ST. LOUIS (CN) — When it comes to taxes, Block means H&R Block, an attorney for the tax giant argued Wednesday in a trademark injunction hearing before the Eighth Circuit.
That was the first point made by H&R Block attorney David H. Bernstein, of New York firm Debevoise & Plimpton, as he argued to keep in place a federal judge's ruling prohibiting Block Inc. from offering tax services through its Cash App.
“If I told you that Block was introducing a new service through a Cash App that will let you file your taxes online, who do you think that was from?” Bernstein said. “That question is at the heart of this case. The district court found that my client is widely known by the name Block a lot.”
Block Inc., previously known as Square Inc., rebranded in 2021 and at the same time began offering tax services through its Cash App product, which uses a green square logo. It also owns the digital payment platform Square, which lets retailers process credit card transactions using a device that attaches to a smartphone or tablet.
H&R Block filed a lawsuit seeking an injunction against Block, claiming the name and logo were confusingly similar to H&R’s green block logo that it has used for decades.
U.S. District Judge Nanette Laughrey, in a 67-page order issued in April, found in favor of H&R Block. Laughrey, a Bill Clinton appointee, ruled that Block’s marks would likely confuse consumers into thinking it was affiliated with H&R Block.
“This injunction is truly unprecedented in the intrusion it makes into an American company’s corporate governance structure,” Block attorney Kathleen M. Sullivan of Quinn Emanuel said during Wednesday's 35-minute hearing.
The three-judge panel questioned both attorneys over the balance of harms regarding the injunction.
Sullivan said the ruling gives her client several options: extract Cash App Taxes from Cash App, which is unfeasible; suspend or sell Cash App Taxes, which would violate an agreement with the New York attorney general; or reincorporate Cash App under a new name, which would cost millions of dollars and hurt the company’s goodwill.
“What the injunction is really driving us towards is an option that's highly intrusive, and is irreversible, and that's to change our name back to Square only in order to change it back to Block again, if we win,” Sullivan said.
Bernstein countered by stating that there is plenty of time with an expedited ruling to rebrand for the 2023 tax season.
“There is no reason that this company, one of the most powerful FinTech companies in the world, with a huge number of engineers and lawyers at their disposal, cannot by 2023 have a new app just like they did in 2021 for tax filing,” Bernstein said. “And it would not be nearly as difficult as they say to change the name. … The district court found that their concerns were overstated.”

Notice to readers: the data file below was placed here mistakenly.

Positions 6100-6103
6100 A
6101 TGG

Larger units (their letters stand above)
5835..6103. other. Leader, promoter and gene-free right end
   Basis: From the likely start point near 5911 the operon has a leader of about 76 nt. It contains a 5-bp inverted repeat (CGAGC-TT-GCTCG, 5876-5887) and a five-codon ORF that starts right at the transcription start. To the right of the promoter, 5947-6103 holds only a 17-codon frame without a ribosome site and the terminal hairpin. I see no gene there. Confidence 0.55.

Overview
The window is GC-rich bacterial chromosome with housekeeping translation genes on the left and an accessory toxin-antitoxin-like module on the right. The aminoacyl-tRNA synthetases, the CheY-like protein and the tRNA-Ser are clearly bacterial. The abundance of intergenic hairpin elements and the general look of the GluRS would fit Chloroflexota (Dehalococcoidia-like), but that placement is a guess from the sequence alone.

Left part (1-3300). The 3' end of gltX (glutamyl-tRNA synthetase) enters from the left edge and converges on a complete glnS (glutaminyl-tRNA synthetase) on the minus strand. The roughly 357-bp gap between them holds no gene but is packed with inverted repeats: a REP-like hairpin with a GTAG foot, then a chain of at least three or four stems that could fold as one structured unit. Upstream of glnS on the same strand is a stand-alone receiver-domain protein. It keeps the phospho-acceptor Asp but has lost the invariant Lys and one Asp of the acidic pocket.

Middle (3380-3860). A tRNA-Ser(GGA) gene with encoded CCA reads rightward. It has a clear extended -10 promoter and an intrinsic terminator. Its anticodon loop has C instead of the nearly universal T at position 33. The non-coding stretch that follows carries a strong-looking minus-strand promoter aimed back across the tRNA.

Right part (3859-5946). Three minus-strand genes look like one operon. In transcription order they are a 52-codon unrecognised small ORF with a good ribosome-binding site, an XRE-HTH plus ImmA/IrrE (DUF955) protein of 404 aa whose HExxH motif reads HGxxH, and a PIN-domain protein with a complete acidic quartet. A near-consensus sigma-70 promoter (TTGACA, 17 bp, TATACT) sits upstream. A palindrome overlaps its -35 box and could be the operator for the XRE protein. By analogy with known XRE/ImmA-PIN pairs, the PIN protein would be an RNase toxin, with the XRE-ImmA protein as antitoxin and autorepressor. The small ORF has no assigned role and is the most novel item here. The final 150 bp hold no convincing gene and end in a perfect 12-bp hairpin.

Sullivan argued that social media posts linking the two companies are simply part of a computer algorithm and not the result of human confusion.
Bernstein countered that media articles linking the two companies created further confusion.
“They will say, ‘Oh, we didn't say that,’ but they're the ones who armed on media with that,” Bernstein said. “And it is common sense … that consumers will be influenced by that.”
Bernstein also pointed out that H&R Block is concerned that consumers will believe it is part of the Block Inc. family. He mentioned that Block Inc. signs responses to complaints “Block” creating confusion.
The appeals panel questioned Sullivan on the timing of the name change from Square to Block with the rollout of tax services acquired from the purchase of Credit Karma.
“It is clearly erroneous to say they were contemporaneous, because remember what happens is Credit Karma Tax stays embedded in Credit Karma from 2020 all the way for two more years, until we are ready to, at a great investment, to move Credit Karma Tax into Cash App as Cash App Taxes,” Sullivan said. “So, the acquisition preceded the name change by two years.”
In her rebuttal, Sullivan said there is no causal link for confusion between the two companies.
“You can't issue a preliminary injunction based on likelihood of success on a triple bank shot that maybe somebody would have heard that Block is Cash App,” she said.
The panel consisting of U.S. Circuit Judges Raymond W. Gruender and Michael J. Melloy, both George W. Bush appointees, and Ralph R. Erickson, a Donald Trump appointee, took the case under advisement.
H&R Block was founded in 1955 and has since become one of the world’s largest tax preparers, with more than 9,000 locations in the United States, according to its pre-hearing brief.
In addition to Cash App and Square, Block Inc. also owns music streaming service Tidal, according to its brief filed with the Eighth Circuit.Follow @@joeharris_stl
Subscribe to Closing Arguments
Sign up for new weekly newsletter Closing Arguments to get the latest about ongoing trials, major litigation and hot cases and rulings in courthouses around the U.S. and the world.